Cyrus POP3 Issue
marco at esi.it
Fri Mar 4 10:32:09 EST 2005
First of all, let me state that I don't really believe that attacking the
internal state of the kernel PRNG is pratical at all. It is possible,
in theory. Using /dev/urandom is pretty safe for many real-world uses.
We're discussing theory here.
Henrique de Moraes Holschuh wrote:
> On Fri, 04 Mar 2005, Marco Colombo wrote:
>>You do want to use /dev/random for your session keys. _They_ are
>>likely going to attack your session keys, not your master key. The whole
>>point is to guess as many bits as possible of the kernel PRNG state.
> Which, in a Cyrus server, won't be helpful since there is a lot of disk
> activity and the PRNG state changes quite often, provided you don't keep it
> drained (and thus without activity because nobody can talk to the server!).
> Using random instead of urandom goes a long way into helping to keep the
> pool drained (the kernels usually protect a small amount of entropy
> won't let urandom drain it completely).
Well, the problem is simple. Let's say your server generated 100 session
keys in the last minute. If the system collected at least 100*key size
random bits, you could have used /dev/random. If it not, and you used
/dev/urandom, the attacker has fewer bits to guess. Let E be this number.
Assuming that he knows the pool state _now_ (that is, he collects enough
keys and is able to break SHA1 and reverse the PRNG algorithm to obtain
its state), in order to get the pool state _one minute_ ago, he has to
guess E bits only, which it is easier than guessing all 100 keys. Every
_single_ bit you got out of /dev/urandom for your session keys when
/dev/random would have blocked _halves_ the attacker's effort.
>>/dev/random blocks when the kernel thinks the PRNG state could have
>>already been guessed, in pure theory. So the attacker would be able guess
> The hard facts are that most kernel entropy accounting is not anywhere close
> to exact enough, so we cannot rely on it on anything close to a border
> condition (such as the entropy pool being empty, which is the only time
> urandom differs too much from random). You *are* already depending on the
> security of the PRNG for small ammounts of time (when the entropy in the
> pool is "close" to zero).
Well, the accounting needs not to be accurate at all. _Underestimating_
the randomness in the pool is perfectly safe, and that's what the kernel
does. You can add 1024 bits of "truly" random data to the pool, and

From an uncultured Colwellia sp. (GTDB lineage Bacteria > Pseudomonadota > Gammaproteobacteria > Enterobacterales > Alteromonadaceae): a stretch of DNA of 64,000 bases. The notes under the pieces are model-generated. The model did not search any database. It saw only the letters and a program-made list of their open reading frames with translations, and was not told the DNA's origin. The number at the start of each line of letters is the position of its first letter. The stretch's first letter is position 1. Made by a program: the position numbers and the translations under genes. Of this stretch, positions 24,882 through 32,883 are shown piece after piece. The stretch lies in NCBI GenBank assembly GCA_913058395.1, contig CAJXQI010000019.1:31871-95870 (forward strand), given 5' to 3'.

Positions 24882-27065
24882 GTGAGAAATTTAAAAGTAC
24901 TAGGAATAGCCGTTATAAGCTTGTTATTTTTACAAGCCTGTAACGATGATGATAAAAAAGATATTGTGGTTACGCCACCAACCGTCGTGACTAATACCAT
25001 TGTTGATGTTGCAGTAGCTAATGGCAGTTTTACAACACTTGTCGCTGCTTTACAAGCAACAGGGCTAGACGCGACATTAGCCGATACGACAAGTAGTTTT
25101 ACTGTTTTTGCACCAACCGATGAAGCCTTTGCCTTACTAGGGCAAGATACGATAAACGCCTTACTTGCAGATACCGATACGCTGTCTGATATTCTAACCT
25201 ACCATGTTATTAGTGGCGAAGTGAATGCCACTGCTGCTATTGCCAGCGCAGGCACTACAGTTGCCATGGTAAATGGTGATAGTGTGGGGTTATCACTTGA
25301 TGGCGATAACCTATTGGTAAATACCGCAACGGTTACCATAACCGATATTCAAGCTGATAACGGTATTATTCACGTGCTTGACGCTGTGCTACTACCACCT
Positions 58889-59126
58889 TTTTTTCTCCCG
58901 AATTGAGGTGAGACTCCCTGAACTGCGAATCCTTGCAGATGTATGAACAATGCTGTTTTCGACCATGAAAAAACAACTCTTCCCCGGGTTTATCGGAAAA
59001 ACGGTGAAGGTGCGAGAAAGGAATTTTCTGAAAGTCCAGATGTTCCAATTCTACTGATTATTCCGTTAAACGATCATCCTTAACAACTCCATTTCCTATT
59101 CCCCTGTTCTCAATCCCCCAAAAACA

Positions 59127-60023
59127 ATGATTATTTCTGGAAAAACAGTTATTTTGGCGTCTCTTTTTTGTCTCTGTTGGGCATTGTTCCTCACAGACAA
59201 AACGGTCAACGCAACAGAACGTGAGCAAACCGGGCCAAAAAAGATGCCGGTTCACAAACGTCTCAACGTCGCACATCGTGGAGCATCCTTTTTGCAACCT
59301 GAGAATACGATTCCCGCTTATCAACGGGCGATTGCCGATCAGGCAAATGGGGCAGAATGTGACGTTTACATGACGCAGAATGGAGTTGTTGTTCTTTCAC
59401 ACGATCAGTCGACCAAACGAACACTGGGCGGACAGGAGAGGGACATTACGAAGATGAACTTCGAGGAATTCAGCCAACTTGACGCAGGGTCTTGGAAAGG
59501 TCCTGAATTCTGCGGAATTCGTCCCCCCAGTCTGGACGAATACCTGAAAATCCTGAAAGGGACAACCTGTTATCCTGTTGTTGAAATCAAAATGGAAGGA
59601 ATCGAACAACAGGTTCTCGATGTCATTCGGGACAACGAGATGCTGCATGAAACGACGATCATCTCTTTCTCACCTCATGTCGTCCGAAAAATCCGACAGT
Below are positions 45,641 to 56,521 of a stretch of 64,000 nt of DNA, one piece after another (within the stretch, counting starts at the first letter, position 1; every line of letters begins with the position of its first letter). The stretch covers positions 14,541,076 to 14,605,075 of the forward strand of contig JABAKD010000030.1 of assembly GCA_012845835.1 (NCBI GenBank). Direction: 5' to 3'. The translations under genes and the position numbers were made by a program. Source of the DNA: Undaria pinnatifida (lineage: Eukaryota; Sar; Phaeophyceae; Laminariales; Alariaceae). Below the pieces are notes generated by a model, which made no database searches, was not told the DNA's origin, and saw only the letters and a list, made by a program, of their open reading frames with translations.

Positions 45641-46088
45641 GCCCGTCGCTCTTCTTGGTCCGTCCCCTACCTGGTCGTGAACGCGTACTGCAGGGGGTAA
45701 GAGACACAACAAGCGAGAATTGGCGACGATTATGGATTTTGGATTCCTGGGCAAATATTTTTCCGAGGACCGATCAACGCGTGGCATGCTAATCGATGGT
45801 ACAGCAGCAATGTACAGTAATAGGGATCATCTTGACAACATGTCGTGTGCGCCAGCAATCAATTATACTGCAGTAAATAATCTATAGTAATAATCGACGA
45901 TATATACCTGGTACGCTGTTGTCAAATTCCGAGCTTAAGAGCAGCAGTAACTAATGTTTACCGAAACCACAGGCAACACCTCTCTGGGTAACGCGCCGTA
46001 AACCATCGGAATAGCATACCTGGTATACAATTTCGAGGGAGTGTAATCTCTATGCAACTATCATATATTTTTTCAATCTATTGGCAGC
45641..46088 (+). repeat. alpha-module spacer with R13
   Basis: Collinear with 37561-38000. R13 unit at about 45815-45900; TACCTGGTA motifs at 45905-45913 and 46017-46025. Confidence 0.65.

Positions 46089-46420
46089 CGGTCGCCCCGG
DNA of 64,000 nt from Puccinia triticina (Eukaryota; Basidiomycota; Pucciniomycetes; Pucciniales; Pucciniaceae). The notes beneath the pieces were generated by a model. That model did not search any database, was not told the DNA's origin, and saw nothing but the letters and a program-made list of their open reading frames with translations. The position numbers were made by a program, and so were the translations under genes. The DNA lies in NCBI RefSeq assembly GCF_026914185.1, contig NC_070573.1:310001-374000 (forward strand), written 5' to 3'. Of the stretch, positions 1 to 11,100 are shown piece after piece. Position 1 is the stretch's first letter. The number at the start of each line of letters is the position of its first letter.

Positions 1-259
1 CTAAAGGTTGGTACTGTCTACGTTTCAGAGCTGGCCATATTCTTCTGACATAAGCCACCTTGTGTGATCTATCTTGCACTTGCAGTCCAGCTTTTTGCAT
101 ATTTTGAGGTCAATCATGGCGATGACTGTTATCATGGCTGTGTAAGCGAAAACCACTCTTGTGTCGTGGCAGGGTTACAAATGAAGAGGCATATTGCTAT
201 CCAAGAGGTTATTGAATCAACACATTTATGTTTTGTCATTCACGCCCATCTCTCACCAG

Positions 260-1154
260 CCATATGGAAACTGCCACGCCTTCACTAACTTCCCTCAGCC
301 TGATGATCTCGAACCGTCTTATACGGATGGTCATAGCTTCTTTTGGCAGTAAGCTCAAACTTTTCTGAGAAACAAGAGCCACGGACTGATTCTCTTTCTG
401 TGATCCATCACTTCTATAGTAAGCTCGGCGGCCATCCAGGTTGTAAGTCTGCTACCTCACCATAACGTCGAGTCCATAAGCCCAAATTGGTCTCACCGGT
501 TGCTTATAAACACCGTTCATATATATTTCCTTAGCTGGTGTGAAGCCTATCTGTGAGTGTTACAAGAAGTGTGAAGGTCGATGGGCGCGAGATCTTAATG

account only 128 entropy bits. So, even if your "truly" random bits were
not so random, you're ok, as long as _at least_ 128 were "truly" random.
Since there's no way to make sure bits are "truly" random at all (all
tests may fail, all devices may be somehow biased, and so on) you can
only reach some level of confidence. Extracting N bits from a "good"
source, injecting them into the pool, and accounting only M entropy bits,
where M<<N, is the only thing you can do. The smaller M, the better.
It's a tradeoff: your confidence vs. the cost of those N bits.
The kernel is quite conservative in estimating randomness, that's why
the pool empties so easily, expecially on headless servers.
And no, you're not depending on the security of the PRNG+hash when you're
using /dev/random, assuming they're not buggy.
> Given that fact, IMHO you are much better using urandom anyway, because the
> system will still work enough close to an empty entropy pool to regen that
> pool a bit.
I'm not following you. Unless you're implying that the only source of
randomness is the result of the activity the _needs_ the random bits.
Such as a dedicated headleass cyrus server with no other entropy source
but disk activity. If all new connections blocks on /dev/random, the
disk activity will be lower.
Well, first I think disk activity is much bigger for already connected
clients. I know some clients out there make a new connections to the
server everytime they check for new mail (once a minute?) but those are
broken clients. I agree that with those, to block connections means to
block activity. But most clients I know open _one_ connection to the
server and keep it open. Sane clients generate most of their activity
well after the connection has been established (and the session key
exchanged). Blocking connections does not block their activity at all.
Second, giving up security only to squeeze some more entropy bits from
your disks isn't a winning strategy, IMHO.
>>anyway - but you have to trust it). Once the attacker knows the output of
>>your /dev/urandom, he knows all the session keys your host will generate.
> If, and only if, you have no new entropy going in. If you have a few bits
> of entropy going in, they have a reduced search space (which IS already a